As a function’s input, parameters are only half of the story of any function’s capabilities – just as any function can output a regular variable, they can also output another function:
getMessage and storing the return value to
message variable. We can then do anything else we might expect with this
message variable – including passing it to other functions as a parameter.
This too, is possible with a function as a return value:
This code block is an extension on the “returned value” idea. Here, we’re returninganother function from
getMessageFn. This function is then assigned to
messageFn which we can then in turn call itself.
Funnily enough, you can even combine this with the ability to return within the inner function.
Let’s combine concepts by accepting and returning a function from another function
Knowing that we can both accept a function as a property and return a different function as a value, we can combine these both to create the following logic:
How do you pass data from one function to another? A pipe function!
The concepts we’ve spoken about today are commonly utilized when programming in a style called “functional programming.” Functional programming is a style of programming – similar to“Object Oriented Programming” (OOP) – that utilizes functions as a method to pass, change, and structure data.
Functional programming relies heavily on the properties of functions that we’ve looked at today: passing functions to other functions, returning functions from functions, and more.
If you spend much time looking at functional programming libraries, such as Ramda, you might run into a function called a “Pipe”.
pipe function takes a list of other functions to call them and return a final value.
For example, you might run:
This is useful when you need to chain a list of actions together and get the final output.
pipe is an easy function to implement:
So when is this useful? Let’s assume that we want to clamp the values between two numbers.
Thinking about this problem, we can break up our logic into three different parts:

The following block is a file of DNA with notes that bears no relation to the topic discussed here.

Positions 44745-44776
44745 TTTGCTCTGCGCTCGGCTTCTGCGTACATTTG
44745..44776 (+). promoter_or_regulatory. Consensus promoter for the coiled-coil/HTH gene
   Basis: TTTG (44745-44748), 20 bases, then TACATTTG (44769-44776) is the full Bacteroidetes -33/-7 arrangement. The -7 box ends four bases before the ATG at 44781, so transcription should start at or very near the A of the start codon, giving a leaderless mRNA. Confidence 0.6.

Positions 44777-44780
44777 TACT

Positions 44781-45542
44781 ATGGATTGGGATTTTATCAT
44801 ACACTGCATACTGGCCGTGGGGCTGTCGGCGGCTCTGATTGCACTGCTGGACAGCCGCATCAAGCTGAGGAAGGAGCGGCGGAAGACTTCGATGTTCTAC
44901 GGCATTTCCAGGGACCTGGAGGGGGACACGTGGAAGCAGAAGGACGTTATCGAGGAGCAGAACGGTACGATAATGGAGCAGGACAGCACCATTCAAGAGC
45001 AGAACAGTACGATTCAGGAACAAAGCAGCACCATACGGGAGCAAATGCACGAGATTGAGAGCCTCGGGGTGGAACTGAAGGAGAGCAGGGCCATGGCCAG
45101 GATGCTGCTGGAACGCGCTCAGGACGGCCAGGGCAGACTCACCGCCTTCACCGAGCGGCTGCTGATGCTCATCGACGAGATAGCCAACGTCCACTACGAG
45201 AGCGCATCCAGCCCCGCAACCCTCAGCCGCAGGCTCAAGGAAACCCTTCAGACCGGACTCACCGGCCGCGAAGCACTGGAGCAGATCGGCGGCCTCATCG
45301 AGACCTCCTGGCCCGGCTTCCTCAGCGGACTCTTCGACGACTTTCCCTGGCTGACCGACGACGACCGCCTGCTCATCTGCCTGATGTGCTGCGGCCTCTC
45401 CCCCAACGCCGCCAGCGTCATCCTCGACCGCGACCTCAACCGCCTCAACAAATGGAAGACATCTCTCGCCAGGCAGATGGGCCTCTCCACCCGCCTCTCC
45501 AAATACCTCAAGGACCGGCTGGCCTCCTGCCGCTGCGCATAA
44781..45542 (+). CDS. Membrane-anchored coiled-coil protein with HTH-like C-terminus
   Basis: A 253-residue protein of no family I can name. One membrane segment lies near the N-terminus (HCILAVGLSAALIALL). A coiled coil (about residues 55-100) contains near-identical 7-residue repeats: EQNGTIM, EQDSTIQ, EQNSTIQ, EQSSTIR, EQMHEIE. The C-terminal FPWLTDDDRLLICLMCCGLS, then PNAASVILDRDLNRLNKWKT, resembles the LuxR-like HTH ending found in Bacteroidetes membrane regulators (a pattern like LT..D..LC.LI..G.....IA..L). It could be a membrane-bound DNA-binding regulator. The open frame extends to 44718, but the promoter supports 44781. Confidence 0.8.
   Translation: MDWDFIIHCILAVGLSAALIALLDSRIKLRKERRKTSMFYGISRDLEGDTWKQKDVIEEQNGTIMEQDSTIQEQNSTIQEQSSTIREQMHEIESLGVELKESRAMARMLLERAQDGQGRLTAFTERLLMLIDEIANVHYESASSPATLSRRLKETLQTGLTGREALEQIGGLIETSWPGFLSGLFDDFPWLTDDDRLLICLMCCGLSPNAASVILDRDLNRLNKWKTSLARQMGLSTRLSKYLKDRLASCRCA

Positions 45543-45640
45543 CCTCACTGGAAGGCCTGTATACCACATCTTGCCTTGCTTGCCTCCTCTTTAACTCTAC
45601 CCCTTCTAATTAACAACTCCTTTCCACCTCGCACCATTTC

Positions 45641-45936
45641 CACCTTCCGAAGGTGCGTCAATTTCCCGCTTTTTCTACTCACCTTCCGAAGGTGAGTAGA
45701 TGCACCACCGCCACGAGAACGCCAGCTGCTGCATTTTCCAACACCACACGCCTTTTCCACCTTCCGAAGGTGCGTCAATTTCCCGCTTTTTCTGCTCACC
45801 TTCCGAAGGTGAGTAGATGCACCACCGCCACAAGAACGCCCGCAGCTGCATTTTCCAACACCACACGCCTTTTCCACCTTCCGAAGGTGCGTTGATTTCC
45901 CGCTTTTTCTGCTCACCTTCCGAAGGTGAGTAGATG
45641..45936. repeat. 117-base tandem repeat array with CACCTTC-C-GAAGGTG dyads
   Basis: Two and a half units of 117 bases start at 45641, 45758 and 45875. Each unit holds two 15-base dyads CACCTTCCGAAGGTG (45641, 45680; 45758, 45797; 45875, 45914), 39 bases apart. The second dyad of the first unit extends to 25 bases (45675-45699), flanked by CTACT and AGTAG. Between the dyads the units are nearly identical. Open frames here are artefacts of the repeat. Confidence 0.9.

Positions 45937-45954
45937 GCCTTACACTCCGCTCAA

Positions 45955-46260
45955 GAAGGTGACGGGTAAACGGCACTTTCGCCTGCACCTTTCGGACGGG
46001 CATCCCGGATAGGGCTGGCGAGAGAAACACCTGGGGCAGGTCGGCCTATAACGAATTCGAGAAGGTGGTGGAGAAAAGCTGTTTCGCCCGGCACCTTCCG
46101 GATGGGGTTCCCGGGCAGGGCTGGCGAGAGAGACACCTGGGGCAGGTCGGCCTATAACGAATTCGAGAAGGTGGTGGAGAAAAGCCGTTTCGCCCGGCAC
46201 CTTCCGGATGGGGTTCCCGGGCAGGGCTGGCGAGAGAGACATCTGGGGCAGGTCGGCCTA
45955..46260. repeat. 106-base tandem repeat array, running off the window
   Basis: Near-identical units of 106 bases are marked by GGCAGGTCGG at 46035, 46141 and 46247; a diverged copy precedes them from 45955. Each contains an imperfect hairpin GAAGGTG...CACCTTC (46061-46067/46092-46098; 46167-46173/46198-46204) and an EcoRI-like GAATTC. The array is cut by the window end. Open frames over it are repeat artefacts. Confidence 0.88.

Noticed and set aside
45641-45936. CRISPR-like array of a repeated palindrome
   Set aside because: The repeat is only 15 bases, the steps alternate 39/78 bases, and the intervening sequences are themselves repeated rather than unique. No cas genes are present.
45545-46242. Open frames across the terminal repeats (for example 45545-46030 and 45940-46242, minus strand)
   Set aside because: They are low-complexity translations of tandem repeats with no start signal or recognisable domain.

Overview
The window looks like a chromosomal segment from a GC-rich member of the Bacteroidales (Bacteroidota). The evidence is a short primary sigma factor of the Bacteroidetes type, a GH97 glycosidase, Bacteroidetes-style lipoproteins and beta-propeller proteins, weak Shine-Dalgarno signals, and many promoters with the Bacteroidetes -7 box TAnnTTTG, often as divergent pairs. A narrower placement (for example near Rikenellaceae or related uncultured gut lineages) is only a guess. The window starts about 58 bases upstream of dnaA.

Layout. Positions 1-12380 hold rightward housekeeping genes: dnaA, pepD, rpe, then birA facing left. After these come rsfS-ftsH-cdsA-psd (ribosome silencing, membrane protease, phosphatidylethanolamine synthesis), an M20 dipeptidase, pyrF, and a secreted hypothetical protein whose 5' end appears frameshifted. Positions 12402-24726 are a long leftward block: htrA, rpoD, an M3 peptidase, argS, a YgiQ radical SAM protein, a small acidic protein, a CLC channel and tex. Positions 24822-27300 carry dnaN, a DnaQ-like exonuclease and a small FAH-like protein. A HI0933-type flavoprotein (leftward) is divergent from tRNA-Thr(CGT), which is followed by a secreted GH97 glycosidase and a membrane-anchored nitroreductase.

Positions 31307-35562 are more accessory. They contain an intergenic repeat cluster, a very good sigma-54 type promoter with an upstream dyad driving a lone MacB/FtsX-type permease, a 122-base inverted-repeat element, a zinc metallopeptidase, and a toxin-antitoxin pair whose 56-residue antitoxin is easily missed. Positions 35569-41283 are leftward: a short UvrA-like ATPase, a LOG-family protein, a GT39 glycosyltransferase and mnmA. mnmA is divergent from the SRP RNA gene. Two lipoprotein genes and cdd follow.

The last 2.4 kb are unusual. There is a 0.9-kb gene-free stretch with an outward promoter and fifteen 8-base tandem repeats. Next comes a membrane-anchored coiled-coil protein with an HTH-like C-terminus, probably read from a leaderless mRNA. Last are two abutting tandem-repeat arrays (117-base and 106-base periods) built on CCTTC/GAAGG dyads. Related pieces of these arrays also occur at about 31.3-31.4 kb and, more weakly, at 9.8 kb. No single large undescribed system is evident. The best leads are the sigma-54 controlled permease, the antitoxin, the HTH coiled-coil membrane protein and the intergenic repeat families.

- Check if smaller than minimum
- Check if larger than maximum
- Return final value
We can implement this using distinct functions and our new
While this might seem a bit confusing at first, the benefits are that we now are able to use the
max method independently of
For example, want to run a function over each item of an array?
Array.forEach to the rescue!
Array.forEach doesn’t just pass a single value to the inner mapping function, it also passes the index of the item and the original array:
Mapping items in an array to a new value
Don’t have a use for “
forEach“? No matter! There’s also
Array.map that enables you to have a list and want to change each item in the list in some way.
Array.map accepts a function that, when you return a new value, will update that item of the list.
Array.map passes the index of the item and the original array to the inner function as well:
Filter a list down based on a function’s return value
Say that you have a list of numbers:
And want to filter down this list to only include “small” numbers – aka when a number is smaller than 50. This is where we can use
Once again, you’re also given the option to get the index and original array in the filter method.
Reduce an array down to a single value
While there are other array methods, the last one we’ll be taking a look at today enables you to reduce a list down to a single value. Let’s take a list of numbers and sum them together to a final output.
Reduce is passed two items:
- The function that provides a reduced value when returned
- The initial value to set to
For example, a
forEach can be implemented using a basic
Similarly, you can write your own implementation of
map with an intermediary array alongside a
filter is as easy as adding a single
if statement to our
reduce is similar to our
map implementation, but instead of
pushing new values to an array, we simply replace the old value between loop iterations.
Functional programming methods can be applied everywhere
The functional programming paradigms we’ve touched on today are immensely popular in ecosystems like React applications and library development. In particular, React uses these concepts alongside its
If you find any of these techniques useful (or even confusing, we know that functional programming can be a world of its own) let us know on Twitter!